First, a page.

Suburban Council ADs to discuss winter’s ‘high’ risk sports, upcoming ‘Fall II’ season

Suburban Council athletic directors will meet Thursday to discuss winter sports. (Gazette file photo)
PHOTOGRAPHER:

Suburban Council athletic directors will meet Thursday to discuss winter sports. (Gazette file photo)

The Suburban Council athletic directors will meet Thursday to make tentative plans for a severely shortened basketball season, in case playing one is approved by the New York State Department of Health, as well as plans for the upcoming “Fall II” season.

Columbia athletic director Mike Leonard, who is the league’s president, said the focus regarding “high” risk winter sports will be on “who is competing, what sports and what levels.”

Leonard added: “Each school will make their own decision, similar to what we did with the fall.”

The “high” risk winter sports season — including basketball, cheer, ice hockey and wrestling — was placed on hold in mid-November and continued its pause as the traditional winter sports season’s days count down.

Thursday’s meeting looks to gain commitments or opt-out notices from Suburban Council schools regarding if they’ll compete in the “high” risk sports, if allowed. Then, potential schedules could be created for what Leonard said “could be just a three-week schedule” of competition.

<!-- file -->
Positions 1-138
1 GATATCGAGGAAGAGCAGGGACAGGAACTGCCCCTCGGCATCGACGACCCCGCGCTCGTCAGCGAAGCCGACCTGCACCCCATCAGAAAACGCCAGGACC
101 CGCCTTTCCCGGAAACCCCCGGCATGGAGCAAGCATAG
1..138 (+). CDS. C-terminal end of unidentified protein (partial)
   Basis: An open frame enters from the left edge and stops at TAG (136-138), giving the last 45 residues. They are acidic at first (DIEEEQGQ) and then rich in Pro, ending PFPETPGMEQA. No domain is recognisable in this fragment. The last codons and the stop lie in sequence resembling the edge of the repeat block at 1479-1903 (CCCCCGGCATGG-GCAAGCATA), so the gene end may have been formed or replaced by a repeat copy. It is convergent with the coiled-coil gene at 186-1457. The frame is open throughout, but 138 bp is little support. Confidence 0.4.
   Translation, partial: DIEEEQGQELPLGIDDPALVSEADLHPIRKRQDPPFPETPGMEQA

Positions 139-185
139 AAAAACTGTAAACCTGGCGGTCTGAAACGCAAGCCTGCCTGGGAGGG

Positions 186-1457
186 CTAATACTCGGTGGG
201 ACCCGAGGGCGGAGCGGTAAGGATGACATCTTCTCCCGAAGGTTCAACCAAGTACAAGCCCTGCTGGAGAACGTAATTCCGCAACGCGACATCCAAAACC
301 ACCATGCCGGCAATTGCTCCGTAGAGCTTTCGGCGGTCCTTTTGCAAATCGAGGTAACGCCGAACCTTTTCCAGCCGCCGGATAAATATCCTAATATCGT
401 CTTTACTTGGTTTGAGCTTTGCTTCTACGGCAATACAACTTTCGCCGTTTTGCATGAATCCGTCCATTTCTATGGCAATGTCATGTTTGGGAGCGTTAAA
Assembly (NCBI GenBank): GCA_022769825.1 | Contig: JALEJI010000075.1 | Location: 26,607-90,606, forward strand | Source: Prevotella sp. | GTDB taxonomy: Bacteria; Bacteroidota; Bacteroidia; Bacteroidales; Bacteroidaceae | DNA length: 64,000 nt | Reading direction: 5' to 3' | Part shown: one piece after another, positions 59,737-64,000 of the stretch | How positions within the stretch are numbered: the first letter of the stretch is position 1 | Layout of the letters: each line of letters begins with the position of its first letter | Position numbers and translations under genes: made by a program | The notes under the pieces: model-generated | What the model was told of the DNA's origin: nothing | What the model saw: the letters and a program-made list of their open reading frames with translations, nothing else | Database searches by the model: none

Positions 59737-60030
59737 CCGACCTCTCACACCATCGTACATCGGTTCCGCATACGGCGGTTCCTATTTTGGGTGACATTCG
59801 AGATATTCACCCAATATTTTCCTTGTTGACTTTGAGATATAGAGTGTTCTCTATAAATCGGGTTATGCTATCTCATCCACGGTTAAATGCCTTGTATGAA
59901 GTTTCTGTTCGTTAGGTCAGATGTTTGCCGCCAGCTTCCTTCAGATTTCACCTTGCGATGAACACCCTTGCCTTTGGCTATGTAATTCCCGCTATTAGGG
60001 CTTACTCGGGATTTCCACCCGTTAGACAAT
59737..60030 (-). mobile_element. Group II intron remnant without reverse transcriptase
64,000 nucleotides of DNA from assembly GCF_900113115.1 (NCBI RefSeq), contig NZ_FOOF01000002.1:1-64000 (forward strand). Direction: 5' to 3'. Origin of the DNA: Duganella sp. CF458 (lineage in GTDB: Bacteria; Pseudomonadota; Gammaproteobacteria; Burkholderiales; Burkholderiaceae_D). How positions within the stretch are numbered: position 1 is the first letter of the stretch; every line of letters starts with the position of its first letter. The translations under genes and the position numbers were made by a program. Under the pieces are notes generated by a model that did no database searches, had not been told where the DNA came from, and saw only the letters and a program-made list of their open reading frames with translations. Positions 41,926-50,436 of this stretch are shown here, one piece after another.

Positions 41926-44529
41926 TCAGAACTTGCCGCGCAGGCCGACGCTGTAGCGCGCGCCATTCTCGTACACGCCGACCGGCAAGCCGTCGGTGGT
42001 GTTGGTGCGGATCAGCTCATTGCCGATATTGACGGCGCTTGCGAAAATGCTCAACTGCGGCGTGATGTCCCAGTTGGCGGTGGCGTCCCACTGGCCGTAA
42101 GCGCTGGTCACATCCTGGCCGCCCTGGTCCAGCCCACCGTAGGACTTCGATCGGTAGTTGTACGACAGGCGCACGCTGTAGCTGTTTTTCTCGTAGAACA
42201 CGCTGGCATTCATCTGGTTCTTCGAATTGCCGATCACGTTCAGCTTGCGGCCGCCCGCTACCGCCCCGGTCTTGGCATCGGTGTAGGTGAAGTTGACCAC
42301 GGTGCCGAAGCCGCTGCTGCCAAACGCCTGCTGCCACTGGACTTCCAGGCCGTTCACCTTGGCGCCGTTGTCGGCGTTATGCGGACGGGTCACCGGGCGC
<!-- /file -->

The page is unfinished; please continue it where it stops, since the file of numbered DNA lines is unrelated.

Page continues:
“We’re just trying to continue to have conversations about winter ‘high’ risk sports,” Leonard said.

Shenendehowa athletic director Chris Culnan said his Plainsmen basketball programs were willing to make sacrifices to get a season in, including players wearing masks on the court and playing without any on-site spectators. He said streaming games would be an option to allow fans to watch games.

Thursday’s discussion will also include planning regarding the Fall II season — which includes sports that were postponed from the fall, such as football and volleyball — that is scheduled to start March 1.

Athletes, parents, fans and athletic departments have taken to social media seeking answers and advocating for the start of the ‘high’ risk winter seasons.

The lack of answers has frustrated many.

“The more we sit back, and nothing happens, the later we get,” Leonard said. “Then, you’re not even going to have a shot at even having a three-week [‘high’ risk winter] season.”

Categories: High School Sports, Sports

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